During a team meeting Thursday, Maryland junior quarterback Taulia Tagovailoa asked whether the coaches could step out of the room so he could address his teammates on his own. Tagovailoa, who is entering his second season with the program, emphasized the importance of sacrifice and doing more than what the coaches ask of them.
Since Mike Locksley took over the Terps’ football program in December 2018, he has instilled a player-driven culture that requires players to trust and hold one another accountable. From late-night discussions about the playbook to players-only practices, the Terps have bought into Locksley’s philosophy.
“When we as coaches have to lead, and we have to police and we have to push, you usually can get some good play out of your team,” Locksley said. “But when it’s player-driven, that’s when you know you have a chance to be great.”
Senior defensive lineman Lawtez Rogers recalled his freshman year in College Park being a whirlwind of events. Jordan McNair’s heat-related death was a ripple effect that led to coaching turnover and reports of a toxic culture under former head coach DJ Durkin. Under Durkin, there were alleged incidents of bullying and abusive behavior by former strength and conditioning coach Rick Court.
Court resigned in August 2018. Durkin was fired from the program in October 2018, one day after the school reinstated him from administrative leave.
Rogers noticed an immediate change the moment Locksley stepped in as head coach. Rogers said players began depending more on one another . Being that Locksley grew up in Washington, D.C., and recruited the area heavily throughout his coaching career, Rogers feels it’s been easier to relate to his coach.
“[Locksley] brings a good DMV culture,” Rogers said. “The way we work, do things, the grit, the effort, the determination [and] the chip on our shoulder. I feel like [Locksley] has brought that to this program that we didn’t have before.”
Senior wide receiver Jeshaun Jones believes Locksley has allowed the players and coaching staff to grow closer as a unit. “There’s some guys that I really didn’t talk to when I first got here,” Jones said. “They emphasize so much on the togetherness and family bond.”
Locksley’s philosophy of team chemistry appears to be infectious. Teammates get together at least two to three times a week for players-only practices to work on various offensive and defensive schemes, competing as if the coaching staff were watching. The players are not afraid to speak their minds and correct one another whenever they make a mistake.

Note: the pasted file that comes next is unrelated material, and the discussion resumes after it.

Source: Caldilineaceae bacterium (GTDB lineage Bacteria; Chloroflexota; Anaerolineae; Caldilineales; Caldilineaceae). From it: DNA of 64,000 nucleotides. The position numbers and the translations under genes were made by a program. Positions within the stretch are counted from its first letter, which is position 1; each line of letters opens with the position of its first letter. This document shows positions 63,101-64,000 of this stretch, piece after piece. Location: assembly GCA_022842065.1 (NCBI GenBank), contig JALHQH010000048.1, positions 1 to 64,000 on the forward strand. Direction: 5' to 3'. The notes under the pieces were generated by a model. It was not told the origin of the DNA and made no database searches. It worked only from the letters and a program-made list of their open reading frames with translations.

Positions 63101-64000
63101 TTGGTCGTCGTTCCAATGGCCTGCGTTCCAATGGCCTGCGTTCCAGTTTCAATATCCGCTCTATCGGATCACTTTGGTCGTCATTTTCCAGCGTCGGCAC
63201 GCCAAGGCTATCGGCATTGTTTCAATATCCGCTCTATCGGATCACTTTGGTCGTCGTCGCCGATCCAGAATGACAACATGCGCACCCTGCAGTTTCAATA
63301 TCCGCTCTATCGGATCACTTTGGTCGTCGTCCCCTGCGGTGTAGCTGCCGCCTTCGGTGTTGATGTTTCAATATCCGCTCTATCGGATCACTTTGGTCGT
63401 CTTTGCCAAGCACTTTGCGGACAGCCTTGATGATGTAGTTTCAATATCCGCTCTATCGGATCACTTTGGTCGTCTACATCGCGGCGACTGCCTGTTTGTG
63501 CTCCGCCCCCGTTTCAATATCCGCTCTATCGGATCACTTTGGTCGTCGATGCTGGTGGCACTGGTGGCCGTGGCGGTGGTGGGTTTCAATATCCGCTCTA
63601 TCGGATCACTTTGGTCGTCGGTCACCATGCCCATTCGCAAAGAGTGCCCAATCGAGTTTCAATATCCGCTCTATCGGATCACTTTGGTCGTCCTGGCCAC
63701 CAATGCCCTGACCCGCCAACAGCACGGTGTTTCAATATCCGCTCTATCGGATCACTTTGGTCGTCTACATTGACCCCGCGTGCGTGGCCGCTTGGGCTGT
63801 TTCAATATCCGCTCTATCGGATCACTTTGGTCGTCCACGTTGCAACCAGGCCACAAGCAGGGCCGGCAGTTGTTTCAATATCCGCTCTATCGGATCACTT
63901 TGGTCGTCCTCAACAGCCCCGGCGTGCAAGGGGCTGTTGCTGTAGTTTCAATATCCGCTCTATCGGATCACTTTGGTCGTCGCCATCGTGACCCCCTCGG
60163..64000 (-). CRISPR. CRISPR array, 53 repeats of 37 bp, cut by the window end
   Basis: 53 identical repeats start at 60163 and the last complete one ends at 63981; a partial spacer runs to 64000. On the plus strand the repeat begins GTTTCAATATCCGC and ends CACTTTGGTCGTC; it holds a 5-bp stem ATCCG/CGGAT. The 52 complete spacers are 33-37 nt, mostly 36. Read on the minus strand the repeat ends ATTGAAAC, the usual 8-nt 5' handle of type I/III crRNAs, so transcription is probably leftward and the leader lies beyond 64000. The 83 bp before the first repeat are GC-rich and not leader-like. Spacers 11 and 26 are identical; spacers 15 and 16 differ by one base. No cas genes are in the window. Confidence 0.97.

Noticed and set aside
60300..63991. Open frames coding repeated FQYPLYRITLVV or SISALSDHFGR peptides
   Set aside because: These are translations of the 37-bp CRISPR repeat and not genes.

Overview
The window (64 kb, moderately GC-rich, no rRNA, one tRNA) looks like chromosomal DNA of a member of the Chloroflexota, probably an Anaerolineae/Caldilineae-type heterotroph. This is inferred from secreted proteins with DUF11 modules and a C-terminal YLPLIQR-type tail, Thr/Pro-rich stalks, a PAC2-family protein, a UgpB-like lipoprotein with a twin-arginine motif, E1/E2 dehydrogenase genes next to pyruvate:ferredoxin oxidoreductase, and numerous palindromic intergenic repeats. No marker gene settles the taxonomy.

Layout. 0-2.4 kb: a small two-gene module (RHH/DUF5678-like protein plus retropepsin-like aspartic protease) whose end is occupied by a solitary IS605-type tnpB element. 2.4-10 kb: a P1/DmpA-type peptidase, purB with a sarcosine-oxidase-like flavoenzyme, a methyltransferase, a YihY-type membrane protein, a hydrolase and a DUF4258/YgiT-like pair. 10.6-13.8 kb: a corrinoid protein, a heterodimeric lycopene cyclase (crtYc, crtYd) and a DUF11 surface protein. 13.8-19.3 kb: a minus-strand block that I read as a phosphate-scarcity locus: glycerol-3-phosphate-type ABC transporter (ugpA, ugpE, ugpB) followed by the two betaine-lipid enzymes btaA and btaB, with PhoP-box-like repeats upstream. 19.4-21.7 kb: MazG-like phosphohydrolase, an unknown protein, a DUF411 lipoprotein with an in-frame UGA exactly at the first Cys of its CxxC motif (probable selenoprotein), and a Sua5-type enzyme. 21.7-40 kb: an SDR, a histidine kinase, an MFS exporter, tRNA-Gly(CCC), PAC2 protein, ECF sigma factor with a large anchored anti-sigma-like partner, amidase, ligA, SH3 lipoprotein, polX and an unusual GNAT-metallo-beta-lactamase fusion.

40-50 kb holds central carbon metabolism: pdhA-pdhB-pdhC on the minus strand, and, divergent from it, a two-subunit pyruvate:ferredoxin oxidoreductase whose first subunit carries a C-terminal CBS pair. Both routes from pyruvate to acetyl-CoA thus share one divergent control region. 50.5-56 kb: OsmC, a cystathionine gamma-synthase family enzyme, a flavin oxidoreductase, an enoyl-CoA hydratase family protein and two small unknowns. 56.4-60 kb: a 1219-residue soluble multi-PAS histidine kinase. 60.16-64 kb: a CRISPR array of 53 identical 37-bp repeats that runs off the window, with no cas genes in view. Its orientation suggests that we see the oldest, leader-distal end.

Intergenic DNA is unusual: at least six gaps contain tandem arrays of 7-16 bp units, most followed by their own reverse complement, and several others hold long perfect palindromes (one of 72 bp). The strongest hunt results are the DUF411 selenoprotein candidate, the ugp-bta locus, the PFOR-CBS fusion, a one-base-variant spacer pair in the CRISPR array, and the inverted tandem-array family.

“Everybody going 100% at a player-driven practice just shows you where our mindset is,” Rogers said. “You know your brothers are counting on you and you don’t want to let them down.”
At the start of training camp, Locksley, who was also the team’s interim coach for half the season in 2015, had the players move into The Hotel across the street from campus. Locksley wanted to create a bubble-type atmosphere where players can focus solely on football.
“This is the one time in our lives every year that we get to just focus totally on football,” Locksley said. “There’s no school. It’s 24 hours of football, rest, recovery, rehydration, and doing all the necessary things that we’ve got to do to get through a tough season in the Big Ten Conference.”
On the first night in the hotel, Tagovailoa and a few of the receivers got together in a room. They gathered around a mini whiteboard, drawing up plays and how they would execute them against man-to-man or zone defenses.
“Little stuff like that really goes a long way,” senior wide receiver Brian Cobbs said. “And then having the young guys with us to be able to see that and hear that, I feel like their understanding of the offense is going to be able to take them a long way.”